Puzzled

puzzle1I had no idea how much my middle adult daughter loves jigsaw puzzles!  We rarely did any when she was growing up, just not my thing, you know.  She says it’s a stress buster, and just plain fun. 

Now that I know this little tidbit of info this one who lives half a continent away, I’ve decided to give her a year-long birthday present of a puzzle a month.  Only with a little twist: Bob and I will build the puzzle first, turning it over when completed and writing a message on the back. 

She’s all in!

But wait, there’s more.  I’ve sent out an APB to family to get them involved.  Now, when the hub and I finish a puzzle, I (carefully) wrap it up and mail it to different family members for THEM to write/color/draw on the back, send it back to me (postage pre-paid) and then I break it up and send it off to its new coastal home.

They’re all in!

Okay, yeah, this is getting expensive.  Hopefully I’ll have some ready and rolled up when we travel to actually be with family and get a few done in advance that way.  It’ll be worth it though, helping my middle child connect with family in a unique way, dontchaknow?! Continue reading “Puzzled”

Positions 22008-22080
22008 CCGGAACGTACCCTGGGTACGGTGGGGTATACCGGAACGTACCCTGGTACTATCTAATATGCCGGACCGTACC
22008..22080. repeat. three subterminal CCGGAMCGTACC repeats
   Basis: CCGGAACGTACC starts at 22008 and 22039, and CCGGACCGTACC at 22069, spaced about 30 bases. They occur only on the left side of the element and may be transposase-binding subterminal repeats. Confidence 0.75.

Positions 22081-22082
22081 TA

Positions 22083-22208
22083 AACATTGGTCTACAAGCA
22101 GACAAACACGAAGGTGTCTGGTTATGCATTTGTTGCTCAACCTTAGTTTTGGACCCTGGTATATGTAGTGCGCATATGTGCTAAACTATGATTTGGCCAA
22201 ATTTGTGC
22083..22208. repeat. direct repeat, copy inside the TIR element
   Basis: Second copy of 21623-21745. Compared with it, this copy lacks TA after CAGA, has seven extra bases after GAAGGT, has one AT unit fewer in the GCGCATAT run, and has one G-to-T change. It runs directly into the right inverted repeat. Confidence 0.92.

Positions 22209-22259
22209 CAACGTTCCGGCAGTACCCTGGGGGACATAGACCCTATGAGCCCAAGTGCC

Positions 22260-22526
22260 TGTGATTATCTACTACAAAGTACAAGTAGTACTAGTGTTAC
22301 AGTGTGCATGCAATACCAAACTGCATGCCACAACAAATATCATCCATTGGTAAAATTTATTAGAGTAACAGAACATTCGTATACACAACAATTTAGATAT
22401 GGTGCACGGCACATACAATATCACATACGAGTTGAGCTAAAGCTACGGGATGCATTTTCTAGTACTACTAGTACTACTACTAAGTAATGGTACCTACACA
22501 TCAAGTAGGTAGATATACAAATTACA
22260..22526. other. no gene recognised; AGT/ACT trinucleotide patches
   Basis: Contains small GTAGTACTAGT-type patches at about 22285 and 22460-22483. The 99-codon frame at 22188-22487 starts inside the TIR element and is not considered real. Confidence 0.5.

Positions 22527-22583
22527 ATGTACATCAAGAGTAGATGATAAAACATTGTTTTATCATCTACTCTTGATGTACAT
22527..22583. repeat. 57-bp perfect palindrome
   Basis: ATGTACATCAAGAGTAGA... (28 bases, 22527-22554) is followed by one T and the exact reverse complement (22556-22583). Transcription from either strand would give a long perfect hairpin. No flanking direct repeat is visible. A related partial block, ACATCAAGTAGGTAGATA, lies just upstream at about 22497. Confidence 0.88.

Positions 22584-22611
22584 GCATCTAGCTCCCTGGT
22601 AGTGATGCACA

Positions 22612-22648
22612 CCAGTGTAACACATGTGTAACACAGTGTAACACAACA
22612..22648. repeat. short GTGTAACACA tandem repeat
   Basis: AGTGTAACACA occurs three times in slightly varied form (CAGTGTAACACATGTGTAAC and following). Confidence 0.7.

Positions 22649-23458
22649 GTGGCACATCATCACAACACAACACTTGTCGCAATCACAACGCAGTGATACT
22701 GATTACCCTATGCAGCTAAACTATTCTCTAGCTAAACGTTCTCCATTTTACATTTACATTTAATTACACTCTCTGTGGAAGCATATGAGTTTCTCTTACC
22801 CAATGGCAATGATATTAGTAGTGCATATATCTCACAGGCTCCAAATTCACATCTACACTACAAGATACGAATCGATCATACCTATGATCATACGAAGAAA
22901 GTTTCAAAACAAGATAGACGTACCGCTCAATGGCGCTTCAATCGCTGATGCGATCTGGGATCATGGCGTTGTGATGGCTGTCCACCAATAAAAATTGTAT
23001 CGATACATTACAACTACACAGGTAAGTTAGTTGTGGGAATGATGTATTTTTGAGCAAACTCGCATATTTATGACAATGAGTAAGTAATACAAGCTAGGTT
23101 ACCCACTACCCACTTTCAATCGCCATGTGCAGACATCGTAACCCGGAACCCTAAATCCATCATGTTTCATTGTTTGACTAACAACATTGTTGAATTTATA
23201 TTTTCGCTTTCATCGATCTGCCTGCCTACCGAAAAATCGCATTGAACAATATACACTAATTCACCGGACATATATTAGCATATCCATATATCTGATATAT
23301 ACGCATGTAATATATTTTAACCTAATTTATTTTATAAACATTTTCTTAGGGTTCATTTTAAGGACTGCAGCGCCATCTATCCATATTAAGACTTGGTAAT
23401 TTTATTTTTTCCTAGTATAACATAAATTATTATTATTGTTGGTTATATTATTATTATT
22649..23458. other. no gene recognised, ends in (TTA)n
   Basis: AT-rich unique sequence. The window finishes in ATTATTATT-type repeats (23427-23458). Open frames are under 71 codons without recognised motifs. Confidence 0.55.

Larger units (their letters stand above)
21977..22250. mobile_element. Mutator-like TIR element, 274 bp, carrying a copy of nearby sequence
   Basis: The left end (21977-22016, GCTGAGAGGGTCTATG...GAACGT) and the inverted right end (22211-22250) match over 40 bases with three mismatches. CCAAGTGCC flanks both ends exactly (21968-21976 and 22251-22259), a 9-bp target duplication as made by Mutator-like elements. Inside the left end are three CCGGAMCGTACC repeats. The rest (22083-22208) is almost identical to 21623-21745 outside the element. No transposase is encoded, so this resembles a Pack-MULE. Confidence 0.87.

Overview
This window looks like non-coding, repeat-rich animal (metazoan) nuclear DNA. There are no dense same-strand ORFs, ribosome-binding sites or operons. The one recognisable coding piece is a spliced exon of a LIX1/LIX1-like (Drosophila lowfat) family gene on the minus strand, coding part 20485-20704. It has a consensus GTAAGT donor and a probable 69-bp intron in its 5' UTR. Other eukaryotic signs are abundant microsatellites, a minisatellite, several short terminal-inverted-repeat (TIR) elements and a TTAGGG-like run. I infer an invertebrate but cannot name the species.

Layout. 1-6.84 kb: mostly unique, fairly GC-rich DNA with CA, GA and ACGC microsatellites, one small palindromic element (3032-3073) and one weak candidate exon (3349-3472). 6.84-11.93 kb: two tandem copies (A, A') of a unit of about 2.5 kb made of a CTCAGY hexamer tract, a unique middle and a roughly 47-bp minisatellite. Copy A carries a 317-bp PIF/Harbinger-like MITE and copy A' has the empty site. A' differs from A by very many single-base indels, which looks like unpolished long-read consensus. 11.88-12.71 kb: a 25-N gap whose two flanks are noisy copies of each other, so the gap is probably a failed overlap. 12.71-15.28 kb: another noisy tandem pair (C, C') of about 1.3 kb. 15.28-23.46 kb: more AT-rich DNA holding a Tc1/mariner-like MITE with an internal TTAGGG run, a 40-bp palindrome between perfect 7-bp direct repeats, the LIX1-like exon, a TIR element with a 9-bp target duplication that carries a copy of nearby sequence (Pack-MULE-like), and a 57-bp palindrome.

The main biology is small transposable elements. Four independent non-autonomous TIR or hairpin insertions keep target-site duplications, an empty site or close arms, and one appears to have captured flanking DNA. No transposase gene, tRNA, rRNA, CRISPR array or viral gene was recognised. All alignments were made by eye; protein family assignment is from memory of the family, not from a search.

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Calvin, meet Job.

calvin-hobbes-low-self-esteem
From Calvin and Hobbes (my FAVORITE!!) by Watterson

Ever have “one of those days…”?  Of course, you have!  I don’t even need to explain that phrase, “one of those days”.  Your descriptive list could probably rival mine. 

However, many times (more than I care to admit), “one of those days” originates in my own perspective, or possibly a consequence of my own past decisions.  (Ouch.) 

But then there are those days when what life throws at me has nothing to do with anything I’ve done, and I tend to feel “victimized”.  It tends to sound like this: Continue reading “Calvin, meet Job.”

MINE!

volleyball-1568154_1920Back in the Dark Ages when I was in high school, I played volleyball.  Not well, but I tried.  In the 1970’s, girls’ athletics was not quite as competitive as it is today and being 5’12” (as I used to call myself) didn’t hurt my chances of making the cut either.

Generally on any team, you have to communicate with each other.  Specifically in volleyball, if you don’t communicate with your teammates, you might plow into each other, which would defeat the purpose of getting the ball over the net.  When the ball comes your way, you have to send the message, “I’ve got this, so you don’t have to, but be ready because it might be coming your way next.”